Imagine a virus that is such a serious threat … that you don’t even know you have it in most cases unless you get a test? The tail wagging the dog? The cart driving the horse? If we are now going to hold our nation hostage because of this obsession over PCR (polymerase chain reaction) swab tests, we should at the very least make certain they’re accurate.
What happens when we have expedited and chaotic test results driving an epidemic curve rather than actual symptoms? You get what happened to Ohio Governor Mike DeWine last Thursday. He tested positive for the virus after experiencing absolutely no symptoms. But because he is such a VIP, he got a second, more accurate test that showed he was in fact negative for SARS-CoV-2. The same thing happened to Detroit Lions quarterback Matthew Stafford, who tested negative after receiving a false positive and was therefore allowed out of coronavirus prison.
How many more people are really negative, and why don’t people who don’t have such connections get the same due process that DeWine was accorded before upending their lives because of symptoms milder than a cold or perhaps completely nonexistent? And why won’t this experience change DeWine’s entire attitude toward treating every single COVID-19 case like it’s contagious pancreatic cancer, regardless of the symptoms or of whether we can even trust the test results?
This is a serious question that threatens the liberty of all Americans. As the FDA’s most recent fact sheet on PCR tests notes, the dangers of false positives include the following: “A recommendation for isolation of the patient, monitoring of household or other close contacts for symptoms, patient isolation that might limit contact with family or friends and may increase contact with other potentially COVID-19 patients, limits in the ability to work, the delayed diagnosis and treatment for the true infection causing the symptoms, unnecessary prescription of a treatment or therapy, or other unintended adverse effects.”
That’s nothing to sneeze at.
Before our health care industry lost its collective mind, doctors and scientists understood the dangers of defining an epidemic by molecular tests that typically require labor-intensive lab studies to prove their accuracy. Mike Hearn published a fascinating blog post on July 26 citing a 2007 New York Times article about PCR tests driving pseudo-epidemics.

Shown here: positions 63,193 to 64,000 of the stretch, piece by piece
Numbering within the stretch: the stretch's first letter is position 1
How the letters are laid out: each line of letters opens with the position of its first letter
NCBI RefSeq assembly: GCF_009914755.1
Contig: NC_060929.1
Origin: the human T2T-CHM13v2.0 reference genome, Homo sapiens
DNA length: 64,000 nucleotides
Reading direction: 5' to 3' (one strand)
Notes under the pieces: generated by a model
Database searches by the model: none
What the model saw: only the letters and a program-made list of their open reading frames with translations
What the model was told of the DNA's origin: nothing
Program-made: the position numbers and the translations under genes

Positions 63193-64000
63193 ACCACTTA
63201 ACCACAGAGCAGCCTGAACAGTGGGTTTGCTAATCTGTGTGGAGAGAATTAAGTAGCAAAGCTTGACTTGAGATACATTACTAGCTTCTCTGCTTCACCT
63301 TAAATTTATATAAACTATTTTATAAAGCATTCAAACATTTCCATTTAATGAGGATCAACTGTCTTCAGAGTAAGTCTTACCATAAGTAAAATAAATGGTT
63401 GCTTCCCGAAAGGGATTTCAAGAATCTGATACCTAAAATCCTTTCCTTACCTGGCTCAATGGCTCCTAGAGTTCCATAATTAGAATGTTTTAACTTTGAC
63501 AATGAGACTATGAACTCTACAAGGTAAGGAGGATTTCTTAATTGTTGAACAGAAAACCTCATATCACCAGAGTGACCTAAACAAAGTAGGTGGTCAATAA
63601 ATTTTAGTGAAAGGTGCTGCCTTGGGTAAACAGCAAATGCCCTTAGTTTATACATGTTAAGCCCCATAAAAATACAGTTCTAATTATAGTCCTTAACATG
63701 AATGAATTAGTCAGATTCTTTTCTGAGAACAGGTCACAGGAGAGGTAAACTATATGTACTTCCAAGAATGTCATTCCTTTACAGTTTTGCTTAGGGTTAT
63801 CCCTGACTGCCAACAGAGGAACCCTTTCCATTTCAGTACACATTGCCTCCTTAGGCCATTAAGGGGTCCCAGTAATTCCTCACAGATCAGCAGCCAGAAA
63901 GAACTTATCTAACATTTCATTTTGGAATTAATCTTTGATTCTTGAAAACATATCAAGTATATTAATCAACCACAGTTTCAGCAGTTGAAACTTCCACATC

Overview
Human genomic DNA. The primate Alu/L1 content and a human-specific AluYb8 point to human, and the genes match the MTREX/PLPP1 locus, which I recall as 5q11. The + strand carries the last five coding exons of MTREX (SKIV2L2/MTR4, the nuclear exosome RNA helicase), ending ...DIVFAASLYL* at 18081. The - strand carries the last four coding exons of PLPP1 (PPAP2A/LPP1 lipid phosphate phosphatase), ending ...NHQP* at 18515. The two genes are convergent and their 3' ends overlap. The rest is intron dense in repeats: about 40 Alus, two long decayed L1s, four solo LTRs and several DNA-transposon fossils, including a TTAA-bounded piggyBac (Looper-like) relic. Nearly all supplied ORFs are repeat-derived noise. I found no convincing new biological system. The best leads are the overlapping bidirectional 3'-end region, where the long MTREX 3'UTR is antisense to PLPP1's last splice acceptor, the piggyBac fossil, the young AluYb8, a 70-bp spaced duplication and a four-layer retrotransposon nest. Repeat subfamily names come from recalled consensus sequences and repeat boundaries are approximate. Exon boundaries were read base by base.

As Gina Kolata reported in the Times on January 22, 2007, with health care workers at Dartmouth-Hitchcock Medical Center in Lebanon, New Hampshire, coughing uncontrollably in the spring of 2006, they were sure there was an outbreak of pertussis (whooping cough). They even had a quick and highly sensitive molecular PCR test that confirmed 142 doctors and workers had contracted whooping cough, which could be fatal to sickly people and infants. But it was all a lie. There was a 100% false positive rate among the tests, and they think those workers just had a very “coughy” version of … the common cold!
Kolata cited several epidemiologists and infectious disease doctors noting that pseudo-epidemics happen all the time and that these rapid super-sensitive tests can fuel the illusion – especially “when hundreds or thousands of people are tested, as occurred at Dartmouth, false positives can make it seem like there is an epidemic.”
Now picture today, when over 65 million tests have been done and nearly 6 million people have been confirmed as positive pursuant to tests that are even more rushed and politicized (and monetized by the industry!) than ever before. Doesn’t anyone want to find out how many of these tests are picking up common colds or other ailments – or perhaps nothing at all?
This epidemic is real, but the obsession with mass testing resting on unreliable tests will ensure that this epidemic never ends – at least not mathematically. The more the death rate plummets, and we see problems of false positives, the more the elites are demanding even more testing.
Just take a look at the moving goalposts. Back in late June, the Harvard Global Health Institute was pushing for 500,000 tests a day, a benchmark promoted by the Covid Tracking Project, which has essentially been driving the data narrative on this virus from the beginning.
They continued to run this number of 500K for the next two days.
On July 11, Covid Tracking tweeted its daily testing chart and noted that Harvard Global Health’s recommended daily testing was now 1.6 million per day.
Harvard Global Health even responded that day to a question about why the recommendation had changed to 1.6M from 500K. The institute responded with a very circular argument.